35. ^ Order of Canada citation
  36. ^ University of Toronto Bulletin, 1979; Martin Friedland, The University of Toronto: A History, University of Toronto Press, 2002
  37. ^ Whitman, Alden (January 1, 1981). "Marshall McLuhan, Author, Dies; Declared 'Medium Is the Message'". The New York Times. Retrieved 19 August 2012. 
  38. ^ McLuhan's doctoral dissertation from 1942 was published by "Gingko Press in March 2006. Gingko Press also plans to publish the complete manuscript of items and essays that McLuhan prepared, only a selection of which were published in his book. With the publication of these two books a more complete picture of McLuhan's arguments and aims is likely to emerge.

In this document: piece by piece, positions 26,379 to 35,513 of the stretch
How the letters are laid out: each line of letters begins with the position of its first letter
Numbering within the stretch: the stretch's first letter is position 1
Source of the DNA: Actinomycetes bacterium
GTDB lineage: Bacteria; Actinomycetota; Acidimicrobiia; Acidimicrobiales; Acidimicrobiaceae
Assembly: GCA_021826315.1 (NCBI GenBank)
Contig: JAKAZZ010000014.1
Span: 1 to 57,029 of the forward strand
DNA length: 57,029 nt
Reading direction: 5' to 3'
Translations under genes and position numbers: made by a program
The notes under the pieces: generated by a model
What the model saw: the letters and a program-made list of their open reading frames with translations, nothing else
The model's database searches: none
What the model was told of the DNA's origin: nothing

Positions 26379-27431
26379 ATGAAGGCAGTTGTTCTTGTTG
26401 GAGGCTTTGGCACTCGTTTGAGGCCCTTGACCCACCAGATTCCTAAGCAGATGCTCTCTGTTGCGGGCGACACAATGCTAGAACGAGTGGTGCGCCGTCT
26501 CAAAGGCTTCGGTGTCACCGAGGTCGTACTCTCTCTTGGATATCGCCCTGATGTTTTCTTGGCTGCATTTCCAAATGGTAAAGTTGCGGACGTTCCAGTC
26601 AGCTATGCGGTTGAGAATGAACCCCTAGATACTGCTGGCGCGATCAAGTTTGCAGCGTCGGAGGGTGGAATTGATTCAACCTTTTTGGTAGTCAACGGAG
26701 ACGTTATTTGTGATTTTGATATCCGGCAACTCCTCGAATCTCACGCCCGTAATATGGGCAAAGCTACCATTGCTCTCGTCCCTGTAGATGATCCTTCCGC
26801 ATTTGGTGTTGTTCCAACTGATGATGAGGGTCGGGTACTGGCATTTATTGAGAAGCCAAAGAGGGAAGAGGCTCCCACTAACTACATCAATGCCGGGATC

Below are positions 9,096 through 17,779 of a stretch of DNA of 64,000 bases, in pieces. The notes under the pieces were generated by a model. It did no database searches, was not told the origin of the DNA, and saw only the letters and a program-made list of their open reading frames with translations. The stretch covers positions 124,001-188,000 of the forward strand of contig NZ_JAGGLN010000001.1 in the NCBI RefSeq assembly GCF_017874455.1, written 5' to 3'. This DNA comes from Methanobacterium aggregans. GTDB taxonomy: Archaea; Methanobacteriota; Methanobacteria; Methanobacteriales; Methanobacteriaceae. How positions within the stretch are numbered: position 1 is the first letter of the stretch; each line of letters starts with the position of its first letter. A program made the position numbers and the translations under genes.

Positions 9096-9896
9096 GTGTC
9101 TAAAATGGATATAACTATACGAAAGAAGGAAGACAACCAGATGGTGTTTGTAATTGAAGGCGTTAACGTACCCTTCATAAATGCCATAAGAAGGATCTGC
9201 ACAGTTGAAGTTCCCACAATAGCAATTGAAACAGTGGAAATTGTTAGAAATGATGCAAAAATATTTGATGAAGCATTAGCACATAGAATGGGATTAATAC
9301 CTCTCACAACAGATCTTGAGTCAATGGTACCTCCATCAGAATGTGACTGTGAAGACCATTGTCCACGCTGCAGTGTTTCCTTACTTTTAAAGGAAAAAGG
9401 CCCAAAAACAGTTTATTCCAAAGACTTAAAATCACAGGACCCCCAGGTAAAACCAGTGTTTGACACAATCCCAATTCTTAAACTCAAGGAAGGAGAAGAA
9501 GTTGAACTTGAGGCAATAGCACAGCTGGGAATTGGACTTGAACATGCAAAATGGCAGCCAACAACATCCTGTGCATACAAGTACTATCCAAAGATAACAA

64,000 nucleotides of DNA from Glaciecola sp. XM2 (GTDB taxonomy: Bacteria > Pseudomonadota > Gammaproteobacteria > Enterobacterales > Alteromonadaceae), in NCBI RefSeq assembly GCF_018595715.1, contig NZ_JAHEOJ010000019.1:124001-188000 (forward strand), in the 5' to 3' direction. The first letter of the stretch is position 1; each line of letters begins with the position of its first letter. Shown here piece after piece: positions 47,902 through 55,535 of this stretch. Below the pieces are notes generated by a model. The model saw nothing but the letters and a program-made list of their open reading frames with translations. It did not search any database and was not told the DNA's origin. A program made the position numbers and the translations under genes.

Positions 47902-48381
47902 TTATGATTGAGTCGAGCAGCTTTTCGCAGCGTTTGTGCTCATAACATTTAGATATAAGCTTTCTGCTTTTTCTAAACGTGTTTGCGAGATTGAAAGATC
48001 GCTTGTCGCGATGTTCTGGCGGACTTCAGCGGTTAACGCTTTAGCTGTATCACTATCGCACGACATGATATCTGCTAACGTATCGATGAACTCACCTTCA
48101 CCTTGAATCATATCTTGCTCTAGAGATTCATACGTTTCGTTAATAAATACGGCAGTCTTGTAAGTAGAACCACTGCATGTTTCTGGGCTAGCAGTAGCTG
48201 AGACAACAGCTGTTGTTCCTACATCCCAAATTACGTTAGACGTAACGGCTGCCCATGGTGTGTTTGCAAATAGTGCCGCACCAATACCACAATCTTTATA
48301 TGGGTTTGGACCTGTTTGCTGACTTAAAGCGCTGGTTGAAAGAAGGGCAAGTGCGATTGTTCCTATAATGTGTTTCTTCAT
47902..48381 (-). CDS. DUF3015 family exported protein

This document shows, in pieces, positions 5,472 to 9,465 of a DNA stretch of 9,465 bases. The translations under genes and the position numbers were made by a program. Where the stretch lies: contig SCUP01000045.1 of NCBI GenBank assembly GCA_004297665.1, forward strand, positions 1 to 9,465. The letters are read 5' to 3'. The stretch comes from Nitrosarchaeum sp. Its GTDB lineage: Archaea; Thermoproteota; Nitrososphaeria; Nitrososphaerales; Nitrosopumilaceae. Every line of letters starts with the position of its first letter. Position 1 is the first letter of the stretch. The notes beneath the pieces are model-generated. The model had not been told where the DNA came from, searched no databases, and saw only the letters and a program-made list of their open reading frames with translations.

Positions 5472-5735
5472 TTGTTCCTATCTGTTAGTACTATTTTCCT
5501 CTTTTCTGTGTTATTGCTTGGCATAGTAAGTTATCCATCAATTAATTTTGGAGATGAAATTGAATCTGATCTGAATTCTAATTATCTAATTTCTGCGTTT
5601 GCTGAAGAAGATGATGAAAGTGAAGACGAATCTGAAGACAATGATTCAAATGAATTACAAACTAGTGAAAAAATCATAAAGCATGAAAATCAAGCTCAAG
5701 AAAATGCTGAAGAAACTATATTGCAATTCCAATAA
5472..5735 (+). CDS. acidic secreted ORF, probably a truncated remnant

39. ^ For a nuanced account of McLuhan's thought regarding Richards and Leavis, see McLuhan's "Poetic and Rhetorical Exegesis: The Case for Leavis against Richards and Empson" in the Sewanee Review, volume 52, number 2 (1944): 266–76.